When you're trying to lose weight and get healthy, there are a ton of ways you can measure your progress - some more helpful than others. And believe it or not, the scale isn't one of the most helpful, and neither is your BMI. One of the best and most accurate ways to keep track of your progress is to measure yourself. That's right, break out the tape measure and start taking notes. Wondering where to start? Here's what to measure when losing weight:
- Upper Arm. Measure the half-way point between your elbow and your shoulder - the "meatiest" part of your arm.
- Chest. Men are more likely to want to see change in this area, but women too will notice a decrease in chest size as they lose weight. Measure around the fullest part of your chest, and remember to keep the tape measure parallel to the floor.
- Waist. Not only should you take measurements at your abdomen, but you should also measure your natural waist. Your natural waist is much higher and should be slimmest part of your torso, directly beneath your rib cage.
- Abdomen. Many people at all stages of life carry weight in the abdomen area. Measure around your body with the tape over your belly button to get the most accurate measurement.
- Hips. Women tend to carry more weight in their hips than men, but both can measure this area to track success. Make sure you're measuring around the widest part of your buttock and hip area.
- Thighs. Even if you don't generally carry a lot of weight in your thighs, you should be able to see a difference in your thigh measurements as you get closer to your weight loss goals. When measuring your thighs, look for the thickest part of your upper leg - it should be about halfway between your crotch and your knee.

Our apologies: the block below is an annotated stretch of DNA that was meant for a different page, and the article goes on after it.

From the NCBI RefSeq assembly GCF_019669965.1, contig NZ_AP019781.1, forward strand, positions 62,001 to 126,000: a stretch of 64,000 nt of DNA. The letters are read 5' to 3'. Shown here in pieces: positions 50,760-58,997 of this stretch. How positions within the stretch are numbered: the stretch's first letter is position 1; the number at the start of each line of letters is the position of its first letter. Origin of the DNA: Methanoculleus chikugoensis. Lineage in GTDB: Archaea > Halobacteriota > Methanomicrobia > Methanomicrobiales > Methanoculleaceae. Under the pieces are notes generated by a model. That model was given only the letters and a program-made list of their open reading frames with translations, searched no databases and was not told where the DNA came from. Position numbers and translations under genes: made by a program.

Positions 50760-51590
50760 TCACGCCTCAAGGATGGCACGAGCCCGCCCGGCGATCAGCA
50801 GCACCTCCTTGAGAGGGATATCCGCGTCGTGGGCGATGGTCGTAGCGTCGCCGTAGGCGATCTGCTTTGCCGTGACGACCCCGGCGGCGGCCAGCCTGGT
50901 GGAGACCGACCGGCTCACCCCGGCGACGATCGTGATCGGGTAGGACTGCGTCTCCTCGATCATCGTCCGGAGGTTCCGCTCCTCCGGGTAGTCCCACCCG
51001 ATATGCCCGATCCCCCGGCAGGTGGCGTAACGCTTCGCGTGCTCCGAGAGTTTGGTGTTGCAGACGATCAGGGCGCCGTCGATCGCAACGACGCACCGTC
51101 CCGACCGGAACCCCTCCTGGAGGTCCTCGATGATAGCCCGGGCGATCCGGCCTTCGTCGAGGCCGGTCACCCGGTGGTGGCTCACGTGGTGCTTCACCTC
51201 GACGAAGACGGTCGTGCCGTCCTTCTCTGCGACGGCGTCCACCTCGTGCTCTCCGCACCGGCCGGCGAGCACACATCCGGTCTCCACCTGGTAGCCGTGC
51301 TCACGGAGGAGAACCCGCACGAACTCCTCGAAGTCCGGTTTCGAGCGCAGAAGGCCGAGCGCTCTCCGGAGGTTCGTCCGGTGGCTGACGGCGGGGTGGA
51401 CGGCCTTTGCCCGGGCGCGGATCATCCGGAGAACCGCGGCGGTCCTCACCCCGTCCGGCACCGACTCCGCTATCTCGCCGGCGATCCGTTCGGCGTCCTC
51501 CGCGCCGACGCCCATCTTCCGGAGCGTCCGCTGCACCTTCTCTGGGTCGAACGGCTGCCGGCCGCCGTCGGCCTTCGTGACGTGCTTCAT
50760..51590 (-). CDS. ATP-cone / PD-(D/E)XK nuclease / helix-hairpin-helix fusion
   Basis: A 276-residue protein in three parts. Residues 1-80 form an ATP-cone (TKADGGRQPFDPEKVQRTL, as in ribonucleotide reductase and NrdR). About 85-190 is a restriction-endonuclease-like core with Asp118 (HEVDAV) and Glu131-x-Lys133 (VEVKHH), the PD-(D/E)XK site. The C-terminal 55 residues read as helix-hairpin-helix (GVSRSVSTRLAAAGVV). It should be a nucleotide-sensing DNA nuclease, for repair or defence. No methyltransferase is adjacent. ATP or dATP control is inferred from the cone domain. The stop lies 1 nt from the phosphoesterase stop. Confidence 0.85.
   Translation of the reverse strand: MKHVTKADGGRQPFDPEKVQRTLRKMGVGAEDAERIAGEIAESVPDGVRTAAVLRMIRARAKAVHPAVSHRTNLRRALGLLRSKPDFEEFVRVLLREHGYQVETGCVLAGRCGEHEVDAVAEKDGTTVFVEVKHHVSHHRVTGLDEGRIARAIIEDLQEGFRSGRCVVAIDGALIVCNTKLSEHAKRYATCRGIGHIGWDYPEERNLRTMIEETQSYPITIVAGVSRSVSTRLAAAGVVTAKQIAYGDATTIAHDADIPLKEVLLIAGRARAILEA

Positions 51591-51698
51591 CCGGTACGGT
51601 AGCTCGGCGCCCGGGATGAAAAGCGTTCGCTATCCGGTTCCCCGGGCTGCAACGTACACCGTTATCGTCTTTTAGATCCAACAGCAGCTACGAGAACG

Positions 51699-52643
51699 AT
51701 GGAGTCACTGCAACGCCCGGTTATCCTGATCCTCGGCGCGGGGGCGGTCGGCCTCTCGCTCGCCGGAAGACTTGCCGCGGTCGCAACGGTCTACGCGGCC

- Calves. Similar to your upper arm, measure around the meatiest part of your calf muscle. As you lose weight and tone up you'll see a significant difference here.
Body Fat Percentage
As you work out and lose weight, you'll be getting stronger and building muscle, too. Your muscles will make you look more fit and trim, but they can actually make you weigh more on the scales or affect your BMI.
Regardless of what the scale says, gaining muscle is a good thing. So instead of hopping on the scale, you can tell how much fat you're losing and how much muscle you're building by measuring your body fat percentage. A sports club or gym should have the necessary tools you need to measure this. You can ask a personal trainer to help you get the most accurate measurement.
A great way to track progress is to start a chart with all your current measurements and regularly update it as you continue to eat healthily and exercise. You'll be able to tell how well your weight loss program is working, and when you need to step it up or break through a plateau. But most important, having a record of how your hard work is paying off is a great motivator to get back out there and keep going strong!